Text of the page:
Post-Traumatic Church Syndrome
A Memoir of Humor and Healing
by Reba Riley
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Pub Date 18 Aug 2015 | Archive Date 11 Aug 2023
Reba Riley’s twenty-ninth year was a terrible time to undertake a spiritual quest. But when untreatable chronic illness forced her to her metaphorical (and physical) derriere on her birthday, Reba realized that even if she couldn’t fix her body, she might be able to heal her injured spirit. And so began a yearlong journey to recover from her whopping case of Post-Traumatic Church Syndrome by visiting thirty religions before her thirtieth birthday. During her spiritual sojourn, Reba:
-Was interrogate by Amish grandmothers about her sex life
-Danced the disco in a Buddhist temple
-Went to church in virtual reality, a movie theater, a drive-in bar, and a basement
-Fasted for thirty days without food—or wine
-Washed her lady parts in a mosque bathroom
-Was audited by Scientologists
-Learned to meditate with an urban monk, sucked mud in a sweat lodge with a suburban shaman, and snuck into Yom Kippur with a fake grandpa in tow
-Discovered she didn’t have to choose religion to choose God—or good
For anyone who has ever longed for transformation of body, mind, or soul, but didn’t know where to start, Post-Traumatic Church Syndrome reminds us that sometimes we have to get lost to get found.
“If the ‘Pray’ in Eat, Pray, Love had a gutsy, wise, funny little sister who’d never been to India, it would be Post-Traumatic Church Syndrome.” -Elizabeth Gilbert, author of Eat, Pray, Love
“A brilliant, emotional, and audacious rampage through religious sensibility, an exploration I recommend without hesitation. Enjoy!”-Wm. Paul Young, author of The Shack
“Whether you’re spiritual, religious, or neither, Reba Riley’s grace, wit, charm, and profound insight will make you laugh and think. She is an author to watch!!!”-Jen Lancaster, author of I Regret Nothing
“Whether you pay heed to a savior or a spirit animal, you should read this moving, funny, thoughtful book.”-A.J Jacobs, author of The Year of Living Biblically
“Reba Riley is a natural-born storyteller and writer whom I expect to be reading for many years to come.”-Brian McLaren, author/speaker
Available on NetGalley
Average rating from 48 members
I loved this book. I was raised with a Christian mother and an alcoholic father, who became a Christian when I was 15. I grew up with Crusaders, Awanas, memorizing bible verses, sword drills, Psalty, Why Wait, Heavens Gate and Hells Flames...I've been on mission trips and retreats. Not all of it was horrible, in fact, lots of it was fun, but as an adult I've become very apathetic and angry about Christians in general. I felt a lot like Reba when she thinks about church and going to church - the rage and wanting to run away.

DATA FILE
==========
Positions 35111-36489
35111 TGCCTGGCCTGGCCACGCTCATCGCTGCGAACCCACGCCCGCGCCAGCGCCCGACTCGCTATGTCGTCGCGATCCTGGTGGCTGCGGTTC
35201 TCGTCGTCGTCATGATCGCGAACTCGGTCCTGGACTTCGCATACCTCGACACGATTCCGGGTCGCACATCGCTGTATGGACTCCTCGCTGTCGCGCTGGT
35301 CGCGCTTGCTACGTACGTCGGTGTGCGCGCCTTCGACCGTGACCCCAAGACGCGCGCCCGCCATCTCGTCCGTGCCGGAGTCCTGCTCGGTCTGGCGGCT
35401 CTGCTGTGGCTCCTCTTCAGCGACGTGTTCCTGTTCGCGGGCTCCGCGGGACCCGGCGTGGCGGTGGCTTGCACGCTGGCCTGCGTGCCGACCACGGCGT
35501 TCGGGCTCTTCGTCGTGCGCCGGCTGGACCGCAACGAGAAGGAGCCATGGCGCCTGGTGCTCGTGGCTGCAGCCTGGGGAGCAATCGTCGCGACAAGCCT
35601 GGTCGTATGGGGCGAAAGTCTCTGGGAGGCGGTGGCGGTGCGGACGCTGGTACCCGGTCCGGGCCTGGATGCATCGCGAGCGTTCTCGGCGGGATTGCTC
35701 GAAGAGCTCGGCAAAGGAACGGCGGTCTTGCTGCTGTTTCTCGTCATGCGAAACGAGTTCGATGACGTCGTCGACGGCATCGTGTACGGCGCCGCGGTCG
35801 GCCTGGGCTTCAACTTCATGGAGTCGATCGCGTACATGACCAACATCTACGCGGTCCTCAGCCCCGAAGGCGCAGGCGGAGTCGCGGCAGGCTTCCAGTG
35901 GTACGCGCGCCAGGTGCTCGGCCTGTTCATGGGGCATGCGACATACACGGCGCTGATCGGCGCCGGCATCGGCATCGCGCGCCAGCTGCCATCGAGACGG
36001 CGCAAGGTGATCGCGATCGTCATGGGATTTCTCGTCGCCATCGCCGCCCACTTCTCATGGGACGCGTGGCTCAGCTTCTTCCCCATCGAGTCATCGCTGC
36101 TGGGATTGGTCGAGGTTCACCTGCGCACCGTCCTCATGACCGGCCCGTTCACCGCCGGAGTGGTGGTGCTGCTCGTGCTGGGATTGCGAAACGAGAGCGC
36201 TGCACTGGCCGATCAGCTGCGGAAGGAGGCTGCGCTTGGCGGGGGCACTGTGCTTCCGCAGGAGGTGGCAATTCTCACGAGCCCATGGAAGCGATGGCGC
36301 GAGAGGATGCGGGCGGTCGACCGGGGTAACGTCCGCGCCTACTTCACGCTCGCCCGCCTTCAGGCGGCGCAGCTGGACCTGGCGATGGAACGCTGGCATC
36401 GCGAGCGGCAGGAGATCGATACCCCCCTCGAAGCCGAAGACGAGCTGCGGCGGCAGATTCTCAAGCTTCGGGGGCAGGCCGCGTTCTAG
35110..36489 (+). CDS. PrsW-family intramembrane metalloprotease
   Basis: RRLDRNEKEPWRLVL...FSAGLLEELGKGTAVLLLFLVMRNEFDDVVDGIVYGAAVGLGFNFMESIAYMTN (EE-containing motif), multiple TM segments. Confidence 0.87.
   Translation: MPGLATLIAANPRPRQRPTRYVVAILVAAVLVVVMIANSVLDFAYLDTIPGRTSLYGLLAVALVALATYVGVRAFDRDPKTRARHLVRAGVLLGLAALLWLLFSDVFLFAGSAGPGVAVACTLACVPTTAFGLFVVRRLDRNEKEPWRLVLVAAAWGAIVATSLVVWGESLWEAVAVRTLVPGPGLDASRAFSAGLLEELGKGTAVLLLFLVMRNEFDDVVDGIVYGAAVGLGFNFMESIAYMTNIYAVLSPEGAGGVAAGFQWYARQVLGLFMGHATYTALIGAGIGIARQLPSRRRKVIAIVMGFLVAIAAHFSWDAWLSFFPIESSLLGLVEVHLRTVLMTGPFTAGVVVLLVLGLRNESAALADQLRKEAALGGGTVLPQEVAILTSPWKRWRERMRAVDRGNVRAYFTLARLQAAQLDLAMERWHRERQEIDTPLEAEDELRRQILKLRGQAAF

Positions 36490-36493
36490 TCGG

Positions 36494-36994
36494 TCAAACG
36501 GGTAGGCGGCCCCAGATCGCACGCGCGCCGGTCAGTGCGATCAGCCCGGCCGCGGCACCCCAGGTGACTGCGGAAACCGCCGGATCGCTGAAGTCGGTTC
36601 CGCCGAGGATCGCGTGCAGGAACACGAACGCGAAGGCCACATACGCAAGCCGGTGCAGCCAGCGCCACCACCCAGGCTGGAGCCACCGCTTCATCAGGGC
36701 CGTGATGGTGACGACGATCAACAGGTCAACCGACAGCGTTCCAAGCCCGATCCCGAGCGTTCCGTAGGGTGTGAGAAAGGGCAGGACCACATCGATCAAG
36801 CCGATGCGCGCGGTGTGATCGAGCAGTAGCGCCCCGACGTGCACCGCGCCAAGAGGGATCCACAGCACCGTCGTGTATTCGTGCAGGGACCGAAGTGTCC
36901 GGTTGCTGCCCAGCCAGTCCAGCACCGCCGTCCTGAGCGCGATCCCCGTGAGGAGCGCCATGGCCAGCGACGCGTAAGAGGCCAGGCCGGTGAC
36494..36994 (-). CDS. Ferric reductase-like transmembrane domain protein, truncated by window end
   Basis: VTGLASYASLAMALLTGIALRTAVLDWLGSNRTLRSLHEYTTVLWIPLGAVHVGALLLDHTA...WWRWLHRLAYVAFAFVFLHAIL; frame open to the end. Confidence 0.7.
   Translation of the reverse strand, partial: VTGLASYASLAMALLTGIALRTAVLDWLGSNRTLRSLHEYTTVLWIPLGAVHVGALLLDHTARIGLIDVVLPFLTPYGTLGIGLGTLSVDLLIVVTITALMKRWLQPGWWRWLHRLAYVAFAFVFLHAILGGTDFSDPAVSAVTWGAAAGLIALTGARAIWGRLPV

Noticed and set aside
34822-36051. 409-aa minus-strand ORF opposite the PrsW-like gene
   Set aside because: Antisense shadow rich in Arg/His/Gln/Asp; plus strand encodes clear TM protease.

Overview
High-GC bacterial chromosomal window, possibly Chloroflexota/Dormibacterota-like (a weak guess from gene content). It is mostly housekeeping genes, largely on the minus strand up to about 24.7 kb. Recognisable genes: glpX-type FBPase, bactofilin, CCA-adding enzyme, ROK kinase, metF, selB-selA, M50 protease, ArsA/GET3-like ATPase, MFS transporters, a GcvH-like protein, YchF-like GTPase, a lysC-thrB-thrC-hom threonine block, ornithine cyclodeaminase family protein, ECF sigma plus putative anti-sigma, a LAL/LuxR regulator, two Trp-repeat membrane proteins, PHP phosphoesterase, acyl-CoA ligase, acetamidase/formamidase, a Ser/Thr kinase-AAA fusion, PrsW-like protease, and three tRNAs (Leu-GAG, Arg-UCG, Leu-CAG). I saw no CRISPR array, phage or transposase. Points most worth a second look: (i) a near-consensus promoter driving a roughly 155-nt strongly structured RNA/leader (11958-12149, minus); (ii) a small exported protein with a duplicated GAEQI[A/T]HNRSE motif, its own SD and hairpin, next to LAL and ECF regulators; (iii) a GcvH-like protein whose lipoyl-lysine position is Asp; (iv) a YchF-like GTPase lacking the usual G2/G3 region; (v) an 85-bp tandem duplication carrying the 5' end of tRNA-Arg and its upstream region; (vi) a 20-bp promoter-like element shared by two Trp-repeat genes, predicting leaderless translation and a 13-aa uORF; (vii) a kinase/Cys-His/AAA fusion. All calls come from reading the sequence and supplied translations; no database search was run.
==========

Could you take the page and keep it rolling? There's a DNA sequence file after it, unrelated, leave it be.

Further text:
I'm still working through my thoughts and beliefs. It was very brave of Reba to go out of her comfort zone, try new things and experiences and face her issues, especially when she was sick and just wanted to be in bed half the time. It's really all anyone can do with themselves - to be introspective, look at who you realistically are without anyone influencing you, and try to improve as a person.
I loved her journey and all the people she met. The writing style was easy, reminiscent of Eat, Pray, Love and Wild. Very real, open and humourous. I laughed a ton.
There were so many great quotable sections. One I really loved was, "Religion is simply a tool to put God's love into words and symbols. Doctrine is only useful to the extent it enhances your understanding of that love. God doesn't care about religion. He cares about your heart."
I usually only buy books I really love and I think I'm going to have to get this one. It was a potentially touchy subject done really well.
I received a copy of this book in exchange for an honest review.
For anyone who has been so hurt by the church they were raised in that they ran away, or were kicked out, or were rejected, for anyone who believes if they walk even into the shadow of a church God will smite you down with lightening and thunderbolts, or swarms of locusts, this book is for YOU. For anyone to whom the idea of going to church sends you into cases of body hives, panic attacks and nausea, this book is for YOU. For me, who even after 18 years after the fact, wanted to reflex-throat-punch any Roman collar I saw, this book was for ME. I had a bad case of PTCS (Post Traumatic Church Syndrome), sometimes even now, my fellow church-goers will look at me knowingly if a certain subject comes up, knowing that it is certain to set me off.
The author’s Thirty by Thirty challenge was much more in-depth than the one I had done when I was rejected. It was both amusing and heart-breaking to read someone else’s journey into the depths of PTCS hell, but it helped me to see that I wasn’t the only one walking around, suffering from PTCS.
Overall, this is a wonderful, must-read for anyone, no matter what religion or non-religion you practice. I know I have been transformed by reading this book. You will be too.